11 Are Named to State Hall of Fame
Gov. Arnold Schwarzenegger and First Lady Maria Shriver on Monday unveiled the first honorees for a new California Hall of Fame they hope will become a permanent fixture at the state museum in Sacramento.
The honorees include 11 Californians and two prominent California families, the Hearsts and the Packards, who were deemed “trailblazers and legends.”
Shriver said the award is designed to highlight “people who really started from nothing and who changed the world.”
The group includes former President and California Gov. Ronald Reagan, farmworker activist Cesar Chavez, naturalist John Muir, pilot Amelia Earhart, pioneering AIDS researcher David Ho, tennis star Billie Jean King, astronaut Sally Ride, writer Alice Walker, actor Clint Eastwood, Walt Disney and architect Frank Gehry, who designed the Walt Disney Concert Hall in Los Angeles.
Shriver said she hoped their stories would inspire people “to make their own marks on history.”
In a statement, former First Lady Nancy Reagan said she was deeply honored. “Ronnie’s life embodied the California dream, and he loved this state with all his heart,” she said.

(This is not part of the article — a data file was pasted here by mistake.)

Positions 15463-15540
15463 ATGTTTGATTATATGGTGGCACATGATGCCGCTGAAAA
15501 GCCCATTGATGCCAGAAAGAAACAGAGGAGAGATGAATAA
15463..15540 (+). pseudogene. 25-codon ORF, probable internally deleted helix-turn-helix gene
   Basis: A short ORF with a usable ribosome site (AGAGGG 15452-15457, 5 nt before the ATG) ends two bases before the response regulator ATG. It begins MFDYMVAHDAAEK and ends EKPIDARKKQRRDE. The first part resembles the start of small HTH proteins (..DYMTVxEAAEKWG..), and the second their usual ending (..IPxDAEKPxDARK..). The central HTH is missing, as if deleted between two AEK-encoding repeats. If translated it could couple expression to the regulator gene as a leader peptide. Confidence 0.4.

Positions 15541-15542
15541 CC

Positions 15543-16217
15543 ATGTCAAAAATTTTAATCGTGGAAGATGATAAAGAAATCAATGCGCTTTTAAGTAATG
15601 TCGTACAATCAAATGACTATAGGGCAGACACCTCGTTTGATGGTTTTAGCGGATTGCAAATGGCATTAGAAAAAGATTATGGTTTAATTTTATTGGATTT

Hall of Fame honorees did not have to be California natives. Muir, for one, was born in Scotland. But few people brought more attention to the state’s spectacular scenery than Muir, who championed Yosemite National Park and other natural wonders.
The Hearst family was singled out for its philanthropic work and its giant print media empire, as well as the building of Hearst Castle in San Simeon.
David and Lucile Packard were described as “the architects behind one of the century’s most successful technological enterprises,” Hewlett-Packard.
Shriver conceived of the Hall of Fame as part of a continuing transformation of the California Museum for History, Women and the Arts, a Sacramento institution that has in the past struggled to find funding, an audience and a direction.
Honorees will be part of an exhibit at the museum and on Dec. 6 they or their relatives will receive a “Spirit of California” gold medal designed by Venice artist Robert Graham.
The honorees were chosen by Schwarzenegger, based on recommendations from former state librarian Kevin Starr, museum officials, the California Arts Council, the state librarian, the state archivist and Shriver’s staff. About a dozen honorees will be selected each year by the governor, Shriver said.
The medals are not the first awards created by the first couple. The governor started the Arnold Classic in Ohio, which culminates in an awards competition for the best-sculpted bodies. Shriver created the Minerva Awards, which honor successful women from California, and introduced them in 2004 at the annual Governor’s Conference for Women, held in Long Beach.
The Hall of Fame is being funded by Bank of America, which provided a grant of $400,000.
Before Shriver spoke, Schwarzenegger lavished praise on her.
She sidled up to him, as if embarrassed, but he teased her.
“I know, Maria, you told me to say all those things,” he said. “Go ahead, act it out.”